Boeing may expand international 'partnerships'

Every time a sleek new Boeing-767 airliner takes to the skies, two foreign ''partners'' have a stake in its performance and its profits. The partners are Aeritalia of Italy and a consortium of aircraft manufacturers in Japan. The partners' stake is 10 percent each, and Boeing counts them as ''participants'' rather than full-fledged partners because, while they make key parts of the airframe, they did not share in the full development costs.

Nevertheless, for Boeing, partnership even of this kind is a first. The Seattle-based company has many subcontractors. But ''participation'' is different, points out Richard R. Albrecht, vice-president in charge of the 747 and 767 divisions. A subcontractor, Mr. Albrecht said in a recent interview, must compete to get the contract. Boeing may order 200 sets of parts from him, and then another 100, and so forth.

But the Japanese and the Italians were preselected and guaranteed work and assured of price and profit. They are committed to 500 sets at an agreed price, so if the plane doesn't sell, they will take a loss. Beyond the first 500 sets, they can make good profits.

Boeing is very satisfied with the performance of the two foreign partners, Mr. Albrecht went on, and the company is now talking with both about a greater degree of participation in the next project, a 150-seat passenger plane. (The 767 seats 220.) Whereas neither the Japanese nor the Italians were involved in the preliminary design, development, flight testing, sales, and marketing of the 767, they could move toward full partnership by taking a share in some of these activities with the as-yet-unnamed next plane.

Boeing is a giant company, employing over 90,000 people. It is the largest US exporter. Two-thirds of its $5.1 billion commercial aircraft sales in 1982 were overseas, and in 1981 the proportion was even higher.

The world recession has had a decided effect on Boeing as on other manufacturers in the aircraft field. Still, the world commercial aircraft market is something like $120 billion a year, of which the United States has half. As the world economy climbs out of its prolonged slump, Boeing executives are bullish about the long-term prospects for aircraft sales. At the same time, costs of developing a new aircraft have risen so astronomically that no country outside the US can afford to bring out a major new commercial aircraft on its own.

Boeing's major foreign competitor these days is Airbus, a partnership of French, German, British, and Italian companies enjoying heavy state backing.

Even Boeing feels the need for foreign partners to spread some of the risks of development. That is how it got involved with the Japanese and Italians with regard to the 767.

Dean Thornton, who heads Boeing's international division, recalled that it took years of tough negotiations to get the Japanese and Italians aboard - especially the Japanese. Japan, with a limited market of its own, is considerably behind the US and major European countries in aircraft manufacturing.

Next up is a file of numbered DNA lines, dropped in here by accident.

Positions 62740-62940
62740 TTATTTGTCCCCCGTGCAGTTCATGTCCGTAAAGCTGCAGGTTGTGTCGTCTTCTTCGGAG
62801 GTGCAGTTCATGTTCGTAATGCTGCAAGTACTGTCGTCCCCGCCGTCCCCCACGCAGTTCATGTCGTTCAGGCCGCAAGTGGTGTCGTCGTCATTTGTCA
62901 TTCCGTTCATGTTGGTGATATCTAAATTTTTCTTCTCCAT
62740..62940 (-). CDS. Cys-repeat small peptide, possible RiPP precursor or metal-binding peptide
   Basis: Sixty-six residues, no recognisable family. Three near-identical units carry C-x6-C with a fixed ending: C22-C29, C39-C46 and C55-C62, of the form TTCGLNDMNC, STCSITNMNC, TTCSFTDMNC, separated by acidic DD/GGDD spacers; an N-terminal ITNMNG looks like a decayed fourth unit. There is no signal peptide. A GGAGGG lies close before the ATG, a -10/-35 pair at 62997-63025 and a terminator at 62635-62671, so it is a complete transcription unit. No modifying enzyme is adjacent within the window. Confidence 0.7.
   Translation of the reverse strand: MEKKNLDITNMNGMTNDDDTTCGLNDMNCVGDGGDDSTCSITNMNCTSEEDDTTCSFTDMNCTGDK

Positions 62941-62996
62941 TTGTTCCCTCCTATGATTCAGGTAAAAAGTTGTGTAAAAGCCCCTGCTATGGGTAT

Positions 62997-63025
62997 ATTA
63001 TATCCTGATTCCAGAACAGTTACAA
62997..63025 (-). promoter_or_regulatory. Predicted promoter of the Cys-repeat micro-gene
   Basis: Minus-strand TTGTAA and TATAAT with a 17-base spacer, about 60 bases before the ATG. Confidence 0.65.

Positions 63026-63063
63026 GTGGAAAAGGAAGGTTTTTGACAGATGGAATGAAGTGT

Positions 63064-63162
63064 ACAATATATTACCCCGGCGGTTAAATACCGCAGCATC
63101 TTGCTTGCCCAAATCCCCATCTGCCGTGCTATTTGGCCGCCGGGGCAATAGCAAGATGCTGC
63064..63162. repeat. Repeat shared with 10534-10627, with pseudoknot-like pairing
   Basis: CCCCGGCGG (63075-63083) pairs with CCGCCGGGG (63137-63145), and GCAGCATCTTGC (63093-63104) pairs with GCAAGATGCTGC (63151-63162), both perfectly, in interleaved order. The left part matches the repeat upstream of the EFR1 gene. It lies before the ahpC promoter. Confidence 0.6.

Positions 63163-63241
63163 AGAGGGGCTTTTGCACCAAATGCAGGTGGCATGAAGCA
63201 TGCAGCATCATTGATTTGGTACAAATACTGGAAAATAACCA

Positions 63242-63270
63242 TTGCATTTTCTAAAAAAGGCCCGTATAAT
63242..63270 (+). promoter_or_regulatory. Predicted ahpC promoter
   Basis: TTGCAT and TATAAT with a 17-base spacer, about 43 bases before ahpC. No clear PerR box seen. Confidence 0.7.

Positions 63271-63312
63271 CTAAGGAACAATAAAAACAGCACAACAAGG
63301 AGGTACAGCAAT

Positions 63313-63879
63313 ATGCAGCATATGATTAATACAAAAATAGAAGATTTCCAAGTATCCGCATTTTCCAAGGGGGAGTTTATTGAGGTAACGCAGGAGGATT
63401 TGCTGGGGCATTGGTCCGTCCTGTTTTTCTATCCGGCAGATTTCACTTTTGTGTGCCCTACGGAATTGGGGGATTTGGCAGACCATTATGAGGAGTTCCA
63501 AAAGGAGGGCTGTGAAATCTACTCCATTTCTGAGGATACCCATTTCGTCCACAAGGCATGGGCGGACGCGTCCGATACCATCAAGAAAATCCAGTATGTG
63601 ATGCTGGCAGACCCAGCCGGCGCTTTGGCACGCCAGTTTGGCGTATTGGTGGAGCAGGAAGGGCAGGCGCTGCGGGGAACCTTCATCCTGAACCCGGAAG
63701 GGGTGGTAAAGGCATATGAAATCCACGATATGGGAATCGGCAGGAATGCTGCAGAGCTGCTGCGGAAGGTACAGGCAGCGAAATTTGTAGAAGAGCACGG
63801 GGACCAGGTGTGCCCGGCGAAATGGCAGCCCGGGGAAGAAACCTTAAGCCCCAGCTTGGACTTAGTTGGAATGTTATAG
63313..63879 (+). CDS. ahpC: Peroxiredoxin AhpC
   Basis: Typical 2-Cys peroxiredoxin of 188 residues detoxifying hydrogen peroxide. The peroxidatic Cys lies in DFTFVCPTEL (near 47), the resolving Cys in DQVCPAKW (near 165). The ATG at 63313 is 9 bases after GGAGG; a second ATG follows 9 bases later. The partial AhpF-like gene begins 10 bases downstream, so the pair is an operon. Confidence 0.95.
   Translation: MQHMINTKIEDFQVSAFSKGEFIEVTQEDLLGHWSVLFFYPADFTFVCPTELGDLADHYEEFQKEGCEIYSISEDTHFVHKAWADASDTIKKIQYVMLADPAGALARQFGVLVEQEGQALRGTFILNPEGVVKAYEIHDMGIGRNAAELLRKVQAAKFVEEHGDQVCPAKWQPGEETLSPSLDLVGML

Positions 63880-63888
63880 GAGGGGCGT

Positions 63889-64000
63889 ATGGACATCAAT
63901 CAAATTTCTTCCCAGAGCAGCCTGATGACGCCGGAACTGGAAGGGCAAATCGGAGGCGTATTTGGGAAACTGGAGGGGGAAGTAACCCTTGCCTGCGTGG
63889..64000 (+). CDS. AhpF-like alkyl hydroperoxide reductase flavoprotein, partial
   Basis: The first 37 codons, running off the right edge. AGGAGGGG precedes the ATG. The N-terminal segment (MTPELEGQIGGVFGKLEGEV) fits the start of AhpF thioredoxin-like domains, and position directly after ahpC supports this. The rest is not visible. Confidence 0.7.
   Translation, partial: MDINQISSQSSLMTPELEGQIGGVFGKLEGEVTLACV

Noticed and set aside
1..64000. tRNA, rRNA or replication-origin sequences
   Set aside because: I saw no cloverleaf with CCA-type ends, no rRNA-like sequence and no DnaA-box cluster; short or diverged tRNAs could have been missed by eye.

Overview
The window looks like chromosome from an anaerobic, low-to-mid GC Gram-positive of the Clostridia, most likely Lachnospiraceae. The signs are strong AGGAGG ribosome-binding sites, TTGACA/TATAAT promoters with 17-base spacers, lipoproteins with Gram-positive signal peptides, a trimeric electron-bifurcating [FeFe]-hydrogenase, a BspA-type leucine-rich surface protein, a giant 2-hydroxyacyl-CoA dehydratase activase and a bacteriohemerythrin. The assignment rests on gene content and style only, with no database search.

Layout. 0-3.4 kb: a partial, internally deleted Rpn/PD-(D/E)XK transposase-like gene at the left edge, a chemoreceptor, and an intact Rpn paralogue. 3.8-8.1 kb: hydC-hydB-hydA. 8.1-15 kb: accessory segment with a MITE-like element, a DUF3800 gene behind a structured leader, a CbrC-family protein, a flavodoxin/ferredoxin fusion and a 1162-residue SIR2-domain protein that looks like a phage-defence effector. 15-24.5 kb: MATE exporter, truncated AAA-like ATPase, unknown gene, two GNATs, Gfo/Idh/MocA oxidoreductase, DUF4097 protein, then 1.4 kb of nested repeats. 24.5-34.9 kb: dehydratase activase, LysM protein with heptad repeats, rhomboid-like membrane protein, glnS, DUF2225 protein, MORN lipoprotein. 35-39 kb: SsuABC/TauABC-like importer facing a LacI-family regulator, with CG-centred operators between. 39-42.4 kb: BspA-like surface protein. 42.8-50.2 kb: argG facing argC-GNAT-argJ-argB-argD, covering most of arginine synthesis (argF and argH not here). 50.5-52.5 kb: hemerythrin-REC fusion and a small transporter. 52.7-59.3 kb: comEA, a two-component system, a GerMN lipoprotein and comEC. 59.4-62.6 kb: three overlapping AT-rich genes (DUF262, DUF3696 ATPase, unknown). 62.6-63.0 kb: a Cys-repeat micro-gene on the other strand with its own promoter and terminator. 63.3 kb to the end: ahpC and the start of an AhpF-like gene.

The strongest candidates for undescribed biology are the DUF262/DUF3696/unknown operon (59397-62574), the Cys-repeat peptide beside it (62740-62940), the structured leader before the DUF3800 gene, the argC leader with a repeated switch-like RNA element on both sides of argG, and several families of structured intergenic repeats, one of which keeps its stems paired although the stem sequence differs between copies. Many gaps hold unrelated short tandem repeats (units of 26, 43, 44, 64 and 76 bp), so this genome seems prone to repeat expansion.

The powerful Ministry of International Trade and Industry organized a consortium made up of Mitsubishi, Kawasaki, and Fuji to work with Boeing. The talks were frustrating and time-consuming, Mr. Thornton said. ''But once we shook hands and said this is it, the Japanese performance has been outstanding.''

Boeing makes the front part of the 767's air frame. The Japanese make the middle portion, plus the landing-gear doors. The Italians make the vertical fins , the flaps, and portions of the wing. The finished parts are shipped by sea to Boeing and assembled along with parts made by American subcontractors such as Grumman and LTV.

Boeing engineers, accustomed to making the entire airframe in the US, were nervous at first. ''Our engineers wondered how they could provide a backup if the quality failed to measure up, or if, say, the Italians went on strike. But everything has come in on time, and the quality has come right up to our requirements,'' Mr. Albrecht said.

The 767 first went into commercial service in September 1982. Twenty planes were sold that year. This year, 51 planes have been sold to customers as diverse as Ansett of Australia, All Nippon of Japan, and Thai Airways of Thailand.

International competition can have a confrontational aspect when it is seen in terms of Europeans against Americans, or Americans against Japanese. By seeking out partners in both Europe and Japan, Boeing hopes to neutralize the nationalistic aspect of international competition and put the focus on the product itself, Mr. Thornton said.

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